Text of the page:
When I was ten years old, I clambered a three and a half foot electrical box to ascend a tree that had been shading the west side of my duplex home, until, of course, the government decided to replace it with a street light. I did not think it was as dark as they thought it was. I thought the moon illuminated the marble tar enough for headlights to embellish.
Anyway, I had straddled a sturdy branch that could have been nested by some hundred birds in the past. It was a two fingered arm that rooted right on the side of the trunk itself. Like a hammock. It was a good eight to nine feet from the ground.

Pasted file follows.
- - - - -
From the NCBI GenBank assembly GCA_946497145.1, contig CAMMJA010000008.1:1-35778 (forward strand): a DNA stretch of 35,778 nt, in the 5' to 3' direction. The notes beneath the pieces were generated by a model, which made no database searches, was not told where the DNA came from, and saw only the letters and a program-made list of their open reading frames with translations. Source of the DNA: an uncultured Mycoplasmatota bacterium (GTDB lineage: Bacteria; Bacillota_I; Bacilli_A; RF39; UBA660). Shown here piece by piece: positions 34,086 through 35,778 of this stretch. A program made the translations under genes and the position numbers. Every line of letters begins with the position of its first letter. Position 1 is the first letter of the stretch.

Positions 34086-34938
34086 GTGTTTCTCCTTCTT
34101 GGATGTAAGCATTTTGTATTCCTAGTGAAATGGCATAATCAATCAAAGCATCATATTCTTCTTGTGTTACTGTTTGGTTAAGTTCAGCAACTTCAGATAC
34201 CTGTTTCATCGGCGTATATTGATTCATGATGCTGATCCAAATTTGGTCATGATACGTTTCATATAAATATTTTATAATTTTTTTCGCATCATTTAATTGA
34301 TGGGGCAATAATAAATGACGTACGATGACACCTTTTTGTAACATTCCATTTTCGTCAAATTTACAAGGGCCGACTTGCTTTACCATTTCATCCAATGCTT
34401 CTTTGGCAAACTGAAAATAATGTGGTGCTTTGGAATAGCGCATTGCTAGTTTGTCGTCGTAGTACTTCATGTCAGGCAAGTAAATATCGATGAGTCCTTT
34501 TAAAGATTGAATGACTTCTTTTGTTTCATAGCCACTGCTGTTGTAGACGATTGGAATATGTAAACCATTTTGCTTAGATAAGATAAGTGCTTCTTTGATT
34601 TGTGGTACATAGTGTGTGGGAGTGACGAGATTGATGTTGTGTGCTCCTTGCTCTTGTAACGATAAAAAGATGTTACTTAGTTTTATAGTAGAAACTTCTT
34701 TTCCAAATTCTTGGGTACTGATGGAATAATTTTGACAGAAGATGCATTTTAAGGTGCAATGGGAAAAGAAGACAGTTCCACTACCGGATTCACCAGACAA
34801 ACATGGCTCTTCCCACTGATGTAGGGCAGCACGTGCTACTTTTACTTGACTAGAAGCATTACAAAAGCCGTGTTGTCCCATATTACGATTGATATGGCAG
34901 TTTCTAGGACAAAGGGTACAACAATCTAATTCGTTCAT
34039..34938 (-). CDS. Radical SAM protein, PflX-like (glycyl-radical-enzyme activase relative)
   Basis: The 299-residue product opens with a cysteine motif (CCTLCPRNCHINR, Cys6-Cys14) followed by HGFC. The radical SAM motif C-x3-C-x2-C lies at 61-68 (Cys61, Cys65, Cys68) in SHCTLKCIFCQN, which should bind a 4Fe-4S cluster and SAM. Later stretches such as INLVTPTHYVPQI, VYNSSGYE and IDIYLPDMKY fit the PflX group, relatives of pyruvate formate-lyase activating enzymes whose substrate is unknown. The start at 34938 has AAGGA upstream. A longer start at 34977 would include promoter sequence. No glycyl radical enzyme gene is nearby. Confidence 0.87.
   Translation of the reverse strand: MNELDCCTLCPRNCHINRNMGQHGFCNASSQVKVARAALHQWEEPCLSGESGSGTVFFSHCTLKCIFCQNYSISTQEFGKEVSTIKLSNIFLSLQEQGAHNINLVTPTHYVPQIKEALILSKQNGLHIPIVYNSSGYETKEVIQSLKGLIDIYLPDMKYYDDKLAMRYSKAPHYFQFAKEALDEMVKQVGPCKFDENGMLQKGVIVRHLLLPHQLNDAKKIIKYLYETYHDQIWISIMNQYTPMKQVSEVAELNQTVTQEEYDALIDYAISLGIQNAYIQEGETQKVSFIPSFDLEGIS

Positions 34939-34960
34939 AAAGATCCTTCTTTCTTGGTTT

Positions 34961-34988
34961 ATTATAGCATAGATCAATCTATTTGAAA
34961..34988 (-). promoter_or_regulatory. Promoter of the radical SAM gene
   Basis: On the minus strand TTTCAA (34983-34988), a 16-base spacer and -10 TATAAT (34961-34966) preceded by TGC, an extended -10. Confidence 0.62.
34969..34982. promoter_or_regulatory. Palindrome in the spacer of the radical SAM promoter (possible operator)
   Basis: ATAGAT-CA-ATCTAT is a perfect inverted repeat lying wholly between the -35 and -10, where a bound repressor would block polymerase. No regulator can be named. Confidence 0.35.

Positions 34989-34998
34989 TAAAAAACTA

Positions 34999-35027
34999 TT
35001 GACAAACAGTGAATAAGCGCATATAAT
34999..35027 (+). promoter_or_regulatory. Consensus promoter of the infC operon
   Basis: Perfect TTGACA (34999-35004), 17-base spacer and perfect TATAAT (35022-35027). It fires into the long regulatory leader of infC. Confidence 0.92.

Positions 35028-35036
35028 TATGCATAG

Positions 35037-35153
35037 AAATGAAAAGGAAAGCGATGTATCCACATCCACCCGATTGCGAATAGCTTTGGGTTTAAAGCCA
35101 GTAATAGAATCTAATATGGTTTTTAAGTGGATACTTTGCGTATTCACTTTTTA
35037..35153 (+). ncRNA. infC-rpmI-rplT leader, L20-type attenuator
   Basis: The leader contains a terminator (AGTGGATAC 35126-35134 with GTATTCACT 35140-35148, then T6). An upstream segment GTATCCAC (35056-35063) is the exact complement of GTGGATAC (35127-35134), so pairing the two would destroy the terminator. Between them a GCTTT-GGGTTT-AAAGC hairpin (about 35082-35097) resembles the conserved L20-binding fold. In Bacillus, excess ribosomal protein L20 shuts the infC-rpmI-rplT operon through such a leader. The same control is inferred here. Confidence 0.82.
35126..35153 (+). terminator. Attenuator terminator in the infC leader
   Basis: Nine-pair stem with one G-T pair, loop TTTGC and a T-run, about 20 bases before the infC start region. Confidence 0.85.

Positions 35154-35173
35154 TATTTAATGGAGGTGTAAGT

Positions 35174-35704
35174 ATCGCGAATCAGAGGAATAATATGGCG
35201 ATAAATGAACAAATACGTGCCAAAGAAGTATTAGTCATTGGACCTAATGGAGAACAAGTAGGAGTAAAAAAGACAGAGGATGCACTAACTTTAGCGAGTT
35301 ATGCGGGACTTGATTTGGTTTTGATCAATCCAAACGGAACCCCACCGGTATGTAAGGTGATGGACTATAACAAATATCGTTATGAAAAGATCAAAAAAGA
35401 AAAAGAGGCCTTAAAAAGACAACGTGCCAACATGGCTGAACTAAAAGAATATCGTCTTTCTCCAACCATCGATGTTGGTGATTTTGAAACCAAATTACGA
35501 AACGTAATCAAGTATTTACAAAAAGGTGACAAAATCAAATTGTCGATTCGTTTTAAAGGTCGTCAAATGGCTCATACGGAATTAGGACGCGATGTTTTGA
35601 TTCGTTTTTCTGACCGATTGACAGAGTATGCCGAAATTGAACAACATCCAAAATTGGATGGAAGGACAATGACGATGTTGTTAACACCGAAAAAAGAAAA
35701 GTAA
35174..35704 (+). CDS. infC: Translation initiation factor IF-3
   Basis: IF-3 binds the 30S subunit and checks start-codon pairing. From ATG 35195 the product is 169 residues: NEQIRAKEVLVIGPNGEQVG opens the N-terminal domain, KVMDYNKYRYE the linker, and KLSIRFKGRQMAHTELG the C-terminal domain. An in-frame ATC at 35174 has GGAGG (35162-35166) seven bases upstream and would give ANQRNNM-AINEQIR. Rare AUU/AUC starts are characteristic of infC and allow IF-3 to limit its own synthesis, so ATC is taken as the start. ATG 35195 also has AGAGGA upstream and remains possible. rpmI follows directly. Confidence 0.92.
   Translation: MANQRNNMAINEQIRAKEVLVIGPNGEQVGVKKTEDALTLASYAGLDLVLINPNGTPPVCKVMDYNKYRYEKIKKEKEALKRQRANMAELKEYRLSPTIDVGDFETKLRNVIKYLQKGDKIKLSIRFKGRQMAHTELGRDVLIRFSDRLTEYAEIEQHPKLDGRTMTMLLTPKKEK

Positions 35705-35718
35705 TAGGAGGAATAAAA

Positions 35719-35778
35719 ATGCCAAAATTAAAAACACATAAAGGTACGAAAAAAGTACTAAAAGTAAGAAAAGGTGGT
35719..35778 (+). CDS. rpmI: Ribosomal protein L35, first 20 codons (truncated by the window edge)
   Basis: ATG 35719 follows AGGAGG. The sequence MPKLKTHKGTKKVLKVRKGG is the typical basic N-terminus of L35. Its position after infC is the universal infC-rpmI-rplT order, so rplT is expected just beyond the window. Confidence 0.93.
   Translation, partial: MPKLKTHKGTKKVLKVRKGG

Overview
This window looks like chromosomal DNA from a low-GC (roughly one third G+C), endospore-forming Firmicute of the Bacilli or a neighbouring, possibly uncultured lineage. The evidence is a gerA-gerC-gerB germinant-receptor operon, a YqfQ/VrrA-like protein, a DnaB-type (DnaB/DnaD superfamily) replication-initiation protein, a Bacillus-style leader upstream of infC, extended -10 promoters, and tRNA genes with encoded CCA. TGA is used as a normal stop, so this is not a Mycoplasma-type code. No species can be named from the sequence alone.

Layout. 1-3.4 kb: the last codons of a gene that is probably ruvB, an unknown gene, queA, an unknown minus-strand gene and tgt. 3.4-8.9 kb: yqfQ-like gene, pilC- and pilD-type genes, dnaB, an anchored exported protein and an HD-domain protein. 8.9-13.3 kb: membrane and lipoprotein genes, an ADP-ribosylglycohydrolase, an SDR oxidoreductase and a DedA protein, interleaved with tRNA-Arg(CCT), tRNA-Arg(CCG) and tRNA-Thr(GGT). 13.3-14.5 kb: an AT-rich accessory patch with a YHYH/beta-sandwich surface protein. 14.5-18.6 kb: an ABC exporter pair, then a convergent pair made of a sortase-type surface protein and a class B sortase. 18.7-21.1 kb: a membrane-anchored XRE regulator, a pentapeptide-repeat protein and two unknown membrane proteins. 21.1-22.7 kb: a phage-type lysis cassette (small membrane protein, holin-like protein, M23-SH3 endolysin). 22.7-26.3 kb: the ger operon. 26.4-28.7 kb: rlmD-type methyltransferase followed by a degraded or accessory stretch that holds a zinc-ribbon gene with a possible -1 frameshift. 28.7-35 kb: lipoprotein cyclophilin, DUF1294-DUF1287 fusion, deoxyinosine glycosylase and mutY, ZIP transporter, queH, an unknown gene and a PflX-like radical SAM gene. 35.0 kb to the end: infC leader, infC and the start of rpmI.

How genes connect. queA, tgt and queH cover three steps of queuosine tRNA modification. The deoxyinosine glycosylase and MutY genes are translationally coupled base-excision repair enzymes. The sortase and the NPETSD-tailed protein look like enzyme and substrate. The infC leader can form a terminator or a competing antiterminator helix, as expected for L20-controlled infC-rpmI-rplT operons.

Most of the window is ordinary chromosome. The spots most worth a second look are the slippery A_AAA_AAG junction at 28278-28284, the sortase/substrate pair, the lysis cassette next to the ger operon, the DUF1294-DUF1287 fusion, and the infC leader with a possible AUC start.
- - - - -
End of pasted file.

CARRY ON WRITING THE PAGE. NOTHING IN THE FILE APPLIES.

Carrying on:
The sereneness of the high, afternoon sun, and crisp, warm breeze, the only kind that would blow in my city, almost persuaded me into a light sleep. So I did.
After awhile, my balance shifted and I ate those eight feet and landed flat on my back. My chest heaved in and out, exhaling when it hurt to inhale, and inhaling when it hurt to exhale. A blackness coated my vision and my breathing skipped in between my broken heart beats.
That is how I feel now. The sight of that left me in a heap of extraordinary pain, to the point where I forget how to breathe.
The massive stain on your shirt must have been the only distraction that forced the life back into me.